Curiosity may have killed the cat, but it fuels high levels of creativity in us.
In fact, curiosity has been found to be just as important as intelligence in order to succeed and navigate our increasingly complex world.
Perhaps that’s why author Elizabeth Gilbert, who wrote an excellent book about creativity called Big Magic: Creative Living Beyond Fear (not to mention one of the bestselling books of our time Eat, Pray, Love), says that following our curiosity instead of our passion is the real key to an interesting and creative life.
This approach leads to creativity because it enables us to lean into uncertainty with a positive attitude — relaxing and opening our minds to new ideas, skills, and ways of solving problems.
As Albert Einstein said, “I have no special talents. I am only passionately curious.”
Developing curiosity is like building any other new skill or habit — it takes repeated practice. As Gilbert says, “If you want to live a curiosity-driven life, you must commit to being vigilant about looking for what’s piquing your curiosity.” Her advice is to follow what is interesting to you, even if that interest is faint at first.
This instinct came naturally to us as children, when we had curiosity coursing through our bodies, excitedly exploring new experiences.
Artist and author Erik Wahl describes this youthful mindset in his inspirational book, Unthink: Rediscover Your Creative Genius, saying “In our early years, you and I consistently embodied the key traits that drive constant creativity. Curiosity ruled our senses. Enthusiasm ignited our actions. We did not fear what we did not know — instead we thrived on the process of discovery.”
However, as we get older, we often lose this sense of novelty and exploration. We tend to favor certainty, security, and a simple way of making sense of the world. Ironically, it is only once we become adults that our brains are developed enough to process new discoveries and turn them into concrete ideas and strategies.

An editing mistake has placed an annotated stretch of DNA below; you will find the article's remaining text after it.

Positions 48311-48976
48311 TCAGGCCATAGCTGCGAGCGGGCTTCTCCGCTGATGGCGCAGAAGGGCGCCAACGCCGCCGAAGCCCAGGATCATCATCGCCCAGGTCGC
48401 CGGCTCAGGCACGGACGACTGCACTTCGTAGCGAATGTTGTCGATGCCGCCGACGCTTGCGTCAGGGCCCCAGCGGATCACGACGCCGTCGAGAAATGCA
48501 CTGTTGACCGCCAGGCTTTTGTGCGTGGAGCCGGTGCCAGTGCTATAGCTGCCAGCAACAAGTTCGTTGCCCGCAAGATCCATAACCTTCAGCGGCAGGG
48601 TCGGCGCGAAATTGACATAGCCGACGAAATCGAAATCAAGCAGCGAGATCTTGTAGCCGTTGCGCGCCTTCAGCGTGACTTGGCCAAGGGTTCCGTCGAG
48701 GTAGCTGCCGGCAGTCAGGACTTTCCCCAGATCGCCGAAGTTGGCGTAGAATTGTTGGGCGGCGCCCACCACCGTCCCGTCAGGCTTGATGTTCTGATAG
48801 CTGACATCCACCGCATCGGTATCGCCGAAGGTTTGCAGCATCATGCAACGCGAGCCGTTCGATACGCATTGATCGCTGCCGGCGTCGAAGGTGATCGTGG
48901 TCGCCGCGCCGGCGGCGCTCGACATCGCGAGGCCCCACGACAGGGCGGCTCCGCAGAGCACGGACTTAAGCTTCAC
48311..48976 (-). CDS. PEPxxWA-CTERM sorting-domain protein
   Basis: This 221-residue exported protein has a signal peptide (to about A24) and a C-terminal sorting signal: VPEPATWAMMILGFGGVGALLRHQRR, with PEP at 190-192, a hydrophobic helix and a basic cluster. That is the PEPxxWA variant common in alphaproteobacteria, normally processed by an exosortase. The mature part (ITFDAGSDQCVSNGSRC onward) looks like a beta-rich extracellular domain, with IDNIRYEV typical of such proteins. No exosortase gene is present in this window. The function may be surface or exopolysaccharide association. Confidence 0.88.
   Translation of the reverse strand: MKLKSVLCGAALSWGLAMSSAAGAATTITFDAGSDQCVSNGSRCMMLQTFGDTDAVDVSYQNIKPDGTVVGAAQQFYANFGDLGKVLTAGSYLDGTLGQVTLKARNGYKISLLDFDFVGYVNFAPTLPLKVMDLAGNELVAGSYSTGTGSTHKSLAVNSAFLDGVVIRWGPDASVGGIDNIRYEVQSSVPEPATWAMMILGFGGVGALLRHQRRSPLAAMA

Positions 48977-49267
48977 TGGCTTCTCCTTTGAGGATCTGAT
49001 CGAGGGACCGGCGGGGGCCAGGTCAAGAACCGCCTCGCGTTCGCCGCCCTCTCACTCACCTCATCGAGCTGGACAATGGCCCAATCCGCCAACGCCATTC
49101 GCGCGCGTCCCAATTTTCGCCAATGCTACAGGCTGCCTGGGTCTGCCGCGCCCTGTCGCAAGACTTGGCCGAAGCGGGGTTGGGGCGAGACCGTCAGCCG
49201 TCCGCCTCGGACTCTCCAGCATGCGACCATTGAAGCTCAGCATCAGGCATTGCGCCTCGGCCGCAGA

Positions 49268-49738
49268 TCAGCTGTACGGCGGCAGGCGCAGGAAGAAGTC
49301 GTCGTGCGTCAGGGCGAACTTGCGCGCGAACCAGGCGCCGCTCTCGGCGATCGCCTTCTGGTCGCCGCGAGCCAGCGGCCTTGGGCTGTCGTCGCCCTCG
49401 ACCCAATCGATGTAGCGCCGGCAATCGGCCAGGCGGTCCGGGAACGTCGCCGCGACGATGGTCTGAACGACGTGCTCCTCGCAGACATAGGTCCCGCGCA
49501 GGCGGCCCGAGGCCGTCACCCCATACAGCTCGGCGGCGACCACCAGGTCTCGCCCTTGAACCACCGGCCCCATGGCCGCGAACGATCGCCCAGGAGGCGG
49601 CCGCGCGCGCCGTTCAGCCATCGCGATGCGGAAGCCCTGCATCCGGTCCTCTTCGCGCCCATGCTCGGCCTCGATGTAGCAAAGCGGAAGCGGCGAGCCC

In order to spark new levels creativity as adults, we need to get back in touch with our childlike curiosity. We need to observe, explore, ask questions, and again venture into the unknown.
Opening our minds in this way will help us thrive in our current jobs and secure new opportunities. Curiosity is one of the top traits employers are looking for when making hiring decisions, because it is a key indicator of other great workplace qualities such as empathy, creativity, innovation, and the ability to learn quickly.
If you are more of an introvert, it could help to reframe curiosity as a form of research. You might love reading a book or poring over information to expand your mind, and you could take that same mentality into new experiences and interactions with other people.
Ultimately, the more we follow our curiosities, the more we’ll be able to connect the dots and combine new discoveries with what we already know.
Our unique past experiences and knowledge, combined with a passion to learn and discover more, leads to truly original and breakthrough creativity.
Andrew Merle writes about good habits for happiness, health, productivity, and success. He is an official blogger for the Huffington Post and his personal blog can be found atandrewmerle.com. Follow him @andrewmerle on Twitter.